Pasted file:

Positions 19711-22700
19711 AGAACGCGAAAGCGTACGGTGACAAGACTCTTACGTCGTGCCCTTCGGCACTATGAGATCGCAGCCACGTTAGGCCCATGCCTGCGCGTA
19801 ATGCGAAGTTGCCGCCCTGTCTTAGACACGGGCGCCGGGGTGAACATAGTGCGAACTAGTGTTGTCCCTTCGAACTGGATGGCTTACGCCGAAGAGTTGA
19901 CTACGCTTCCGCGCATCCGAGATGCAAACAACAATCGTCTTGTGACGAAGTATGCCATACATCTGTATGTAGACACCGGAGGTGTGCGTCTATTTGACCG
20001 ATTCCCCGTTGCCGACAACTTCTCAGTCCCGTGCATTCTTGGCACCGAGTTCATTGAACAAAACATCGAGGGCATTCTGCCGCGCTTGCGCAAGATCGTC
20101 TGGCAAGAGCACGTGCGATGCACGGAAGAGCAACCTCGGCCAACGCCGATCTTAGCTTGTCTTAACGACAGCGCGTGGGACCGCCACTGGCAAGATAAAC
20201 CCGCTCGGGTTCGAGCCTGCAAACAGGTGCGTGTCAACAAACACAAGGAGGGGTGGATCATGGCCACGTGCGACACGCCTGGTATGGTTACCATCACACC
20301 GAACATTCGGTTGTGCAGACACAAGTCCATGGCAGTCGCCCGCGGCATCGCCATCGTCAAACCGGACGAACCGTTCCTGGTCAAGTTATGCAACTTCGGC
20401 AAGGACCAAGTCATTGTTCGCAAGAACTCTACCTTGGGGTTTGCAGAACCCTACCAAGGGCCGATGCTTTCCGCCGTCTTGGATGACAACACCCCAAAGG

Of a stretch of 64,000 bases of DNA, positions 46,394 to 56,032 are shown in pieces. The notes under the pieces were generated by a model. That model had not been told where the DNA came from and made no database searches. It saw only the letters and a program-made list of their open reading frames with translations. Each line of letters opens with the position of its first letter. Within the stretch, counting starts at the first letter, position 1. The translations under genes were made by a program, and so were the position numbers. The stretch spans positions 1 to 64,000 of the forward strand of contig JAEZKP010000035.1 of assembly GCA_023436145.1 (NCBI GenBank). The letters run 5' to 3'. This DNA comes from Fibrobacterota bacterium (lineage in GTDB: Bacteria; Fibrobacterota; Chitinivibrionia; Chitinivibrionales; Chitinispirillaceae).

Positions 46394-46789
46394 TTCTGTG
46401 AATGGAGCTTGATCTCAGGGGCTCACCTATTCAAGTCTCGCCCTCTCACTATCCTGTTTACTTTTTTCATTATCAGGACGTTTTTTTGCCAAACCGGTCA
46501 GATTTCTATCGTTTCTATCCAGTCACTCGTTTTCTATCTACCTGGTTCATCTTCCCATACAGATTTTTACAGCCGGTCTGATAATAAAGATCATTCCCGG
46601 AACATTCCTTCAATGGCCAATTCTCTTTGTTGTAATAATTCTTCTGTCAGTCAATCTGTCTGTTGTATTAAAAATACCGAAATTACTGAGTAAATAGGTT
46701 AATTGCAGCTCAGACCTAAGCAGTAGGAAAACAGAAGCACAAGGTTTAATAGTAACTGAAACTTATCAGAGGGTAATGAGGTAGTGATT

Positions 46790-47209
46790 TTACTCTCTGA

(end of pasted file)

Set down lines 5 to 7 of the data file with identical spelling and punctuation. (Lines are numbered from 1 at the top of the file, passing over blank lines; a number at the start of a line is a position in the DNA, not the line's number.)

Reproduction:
20001 ATTCCCCGTTGCCGACAACTTCTCAGTCCCGTGCATTCTTGGCACCGAGTTCATTGAACAAAACATCGAGGGCATTCTGCCGCGCTTGCGCAAGATCGTC
20101 TGGCAAGAGCACGTGCGATGCACGGAAGAGCAACCTCGGCCAACGCCGATCTTAGCTTGTCTTAACGACAGCGCGTGGGACCGCCACTGGCAAGATAAAC
20201 CCGCTCGGGTTCGAGCCTGCAAACAGGTGCGTGTCAACAAACACAAGGAGGGGTGGATCATGGCCACGTGCGACACGCCTGGTATGGTTACCATCACACC